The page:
Assassin bugs are just as menacing as they sound, as these insect species, which belong to the Reduviidae family, have a needle-like sucking mouthpart that they use to repeatedly stab their arthropod prey. Many assassin bug species, while not aggressive toward humans, have been known to pierce human skin with this sharp mouthpart, causing intense pain. Since assassin bugs prefer to maintain a habitat in high-vegetation areas, including backyard gardens, where they can easily snag prey, homeowners sometimes sustain an assassin bug injury while gardening, performing yard work or landscaping. Of all commonly spotted assassin bug species, the wheel bug may have the most fearsome reputation due to the frequent human injuries inflicted by this species. One resident reached into his front yard shrub only to have a nesting wheel bug pierce his skin. The man described the pain as feeling like being shot with a gun. Wheel bugs are traditionally secretive creatures that are not spotted often, but this is now changing, as researchers believe that the proliferation of invasive brown marmorated stink bugs around people’s homes in the northeast are causing wheel bug populations to skyrocket, as wheel bugs prey on stink bugs. The abundance of invasive stink bugs have caused wheel bugs to boldly invade gardens, patios and even houses in upstate New York.
The wheel bug, Arilus cristatus, inflicts bites that are considered more serious than bee and wasp stings, and humans should avoid both nymphs and adults, as each can injure humans. In addition to inflicting injuries, wheel bugs are attracted to outside lights, sometimes attracting large numbers to homes. One report described more than 75 wheel bugs as being attracted to a grocery store parking lot by the establishment’s bright lights. When wheel bugs do bite humans, they often bite repeatedly, leaving behind several puncture wounds in human skin. One medically significant wheel bug case described a girl who had sustained multiple pierce wounds on her hand. Within two days, the punctures developed growths resembling papillomas. These growths persisted for months, and other case reports described wheel bug bites as taking weeks to heal. Wheel bugs grow between 1 to 2 inches in body length, and their camouflage exterior makes them hard to spot in gardens where they are most commonly found.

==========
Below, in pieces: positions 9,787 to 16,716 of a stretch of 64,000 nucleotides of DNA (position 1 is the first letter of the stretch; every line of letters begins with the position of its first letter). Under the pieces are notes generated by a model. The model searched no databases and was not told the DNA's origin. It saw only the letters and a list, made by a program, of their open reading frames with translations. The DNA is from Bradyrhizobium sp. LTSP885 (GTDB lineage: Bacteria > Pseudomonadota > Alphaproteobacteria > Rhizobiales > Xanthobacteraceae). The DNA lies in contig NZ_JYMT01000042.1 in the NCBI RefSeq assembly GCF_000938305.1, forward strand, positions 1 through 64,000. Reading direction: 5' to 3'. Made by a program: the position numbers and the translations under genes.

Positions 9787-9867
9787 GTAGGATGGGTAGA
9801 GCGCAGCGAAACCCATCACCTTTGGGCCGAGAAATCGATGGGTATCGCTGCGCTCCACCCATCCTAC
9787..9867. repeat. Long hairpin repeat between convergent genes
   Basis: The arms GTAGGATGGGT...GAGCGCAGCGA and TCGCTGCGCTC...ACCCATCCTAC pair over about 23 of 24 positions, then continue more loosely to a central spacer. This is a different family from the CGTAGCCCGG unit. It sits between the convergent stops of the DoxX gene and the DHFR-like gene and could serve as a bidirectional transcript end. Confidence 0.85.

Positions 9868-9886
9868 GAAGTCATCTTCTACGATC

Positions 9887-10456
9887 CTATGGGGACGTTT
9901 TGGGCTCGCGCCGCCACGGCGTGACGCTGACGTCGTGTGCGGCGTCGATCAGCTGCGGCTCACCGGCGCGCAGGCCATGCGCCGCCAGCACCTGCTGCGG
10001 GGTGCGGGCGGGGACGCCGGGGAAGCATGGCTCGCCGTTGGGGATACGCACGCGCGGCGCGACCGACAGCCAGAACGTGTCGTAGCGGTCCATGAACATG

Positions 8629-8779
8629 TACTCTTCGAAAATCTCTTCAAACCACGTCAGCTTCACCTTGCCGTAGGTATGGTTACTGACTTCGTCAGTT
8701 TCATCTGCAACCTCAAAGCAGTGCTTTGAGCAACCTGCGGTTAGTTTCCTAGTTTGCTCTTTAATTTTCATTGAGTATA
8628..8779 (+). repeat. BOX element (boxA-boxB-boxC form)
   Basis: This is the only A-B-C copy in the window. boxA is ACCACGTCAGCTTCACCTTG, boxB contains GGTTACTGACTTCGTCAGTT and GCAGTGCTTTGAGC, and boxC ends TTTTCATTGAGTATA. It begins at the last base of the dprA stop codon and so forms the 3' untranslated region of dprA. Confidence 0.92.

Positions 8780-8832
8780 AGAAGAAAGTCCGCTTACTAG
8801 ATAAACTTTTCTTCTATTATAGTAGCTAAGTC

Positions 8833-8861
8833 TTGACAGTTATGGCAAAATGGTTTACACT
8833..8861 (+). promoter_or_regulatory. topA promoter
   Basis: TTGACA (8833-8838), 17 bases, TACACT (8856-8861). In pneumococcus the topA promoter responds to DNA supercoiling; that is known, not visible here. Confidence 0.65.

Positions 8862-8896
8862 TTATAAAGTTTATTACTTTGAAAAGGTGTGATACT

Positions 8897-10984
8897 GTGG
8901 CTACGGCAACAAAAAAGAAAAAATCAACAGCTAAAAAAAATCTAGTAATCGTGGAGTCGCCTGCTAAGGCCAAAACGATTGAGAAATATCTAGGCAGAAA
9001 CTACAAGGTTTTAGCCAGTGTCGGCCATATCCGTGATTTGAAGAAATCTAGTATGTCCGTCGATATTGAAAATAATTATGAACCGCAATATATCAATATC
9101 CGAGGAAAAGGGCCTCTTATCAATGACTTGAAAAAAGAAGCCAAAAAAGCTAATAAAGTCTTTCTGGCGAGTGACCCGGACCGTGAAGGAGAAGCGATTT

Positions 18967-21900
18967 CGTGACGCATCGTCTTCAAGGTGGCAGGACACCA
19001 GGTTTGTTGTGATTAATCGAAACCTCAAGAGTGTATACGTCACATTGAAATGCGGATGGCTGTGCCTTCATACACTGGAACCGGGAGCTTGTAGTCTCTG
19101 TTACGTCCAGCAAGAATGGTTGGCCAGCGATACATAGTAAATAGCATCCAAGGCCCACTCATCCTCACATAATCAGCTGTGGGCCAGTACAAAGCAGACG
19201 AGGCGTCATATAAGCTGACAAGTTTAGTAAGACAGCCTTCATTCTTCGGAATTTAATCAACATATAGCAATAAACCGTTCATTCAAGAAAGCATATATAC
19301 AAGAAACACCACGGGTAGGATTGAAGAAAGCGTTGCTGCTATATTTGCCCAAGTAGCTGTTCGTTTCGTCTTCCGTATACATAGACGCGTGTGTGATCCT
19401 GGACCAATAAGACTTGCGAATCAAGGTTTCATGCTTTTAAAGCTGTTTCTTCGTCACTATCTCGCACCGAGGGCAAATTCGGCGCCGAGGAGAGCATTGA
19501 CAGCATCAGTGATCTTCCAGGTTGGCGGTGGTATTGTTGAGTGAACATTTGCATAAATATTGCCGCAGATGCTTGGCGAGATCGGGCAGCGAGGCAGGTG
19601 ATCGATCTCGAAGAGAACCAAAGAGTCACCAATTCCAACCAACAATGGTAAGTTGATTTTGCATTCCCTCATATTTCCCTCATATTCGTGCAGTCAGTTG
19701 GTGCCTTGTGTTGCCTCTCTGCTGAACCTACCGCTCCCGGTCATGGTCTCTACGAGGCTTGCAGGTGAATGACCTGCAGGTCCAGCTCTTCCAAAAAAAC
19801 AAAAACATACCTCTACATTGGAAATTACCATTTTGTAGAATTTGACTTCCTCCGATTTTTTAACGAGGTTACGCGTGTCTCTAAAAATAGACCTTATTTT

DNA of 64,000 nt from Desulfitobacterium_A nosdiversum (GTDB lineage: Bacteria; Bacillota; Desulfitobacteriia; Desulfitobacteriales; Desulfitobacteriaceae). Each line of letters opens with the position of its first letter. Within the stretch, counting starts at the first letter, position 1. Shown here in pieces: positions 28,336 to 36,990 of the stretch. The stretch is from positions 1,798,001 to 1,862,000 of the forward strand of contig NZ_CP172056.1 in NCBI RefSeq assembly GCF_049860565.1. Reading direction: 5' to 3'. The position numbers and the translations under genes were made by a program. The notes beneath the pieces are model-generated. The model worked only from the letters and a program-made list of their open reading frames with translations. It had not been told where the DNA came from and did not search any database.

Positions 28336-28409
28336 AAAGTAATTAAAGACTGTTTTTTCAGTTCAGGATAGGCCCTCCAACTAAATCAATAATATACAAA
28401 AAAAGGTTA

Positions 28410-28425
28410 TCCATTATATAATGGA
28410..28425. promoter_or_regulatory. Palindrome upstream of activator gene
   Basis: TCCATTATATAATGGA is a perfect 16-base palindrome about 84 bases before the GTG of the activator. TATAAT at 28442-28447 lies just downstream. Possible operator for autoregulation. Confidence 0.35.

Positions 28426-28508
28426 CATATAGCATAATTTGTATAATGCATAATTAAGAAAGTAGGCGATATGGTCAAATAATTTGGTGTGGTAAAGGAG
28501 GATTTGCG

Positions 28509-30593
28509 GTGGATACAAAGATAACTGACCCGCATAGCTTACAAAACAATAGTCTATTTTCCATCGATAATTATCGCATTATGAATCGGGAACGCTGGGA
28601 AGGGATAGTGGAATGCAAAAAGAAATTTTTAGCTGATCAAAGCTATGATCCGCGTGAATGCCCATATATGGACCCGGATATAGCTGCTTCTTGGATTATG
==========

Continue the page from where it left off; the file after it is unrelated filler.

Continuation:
Have you ever sustained a bite from an unknown arthropod species?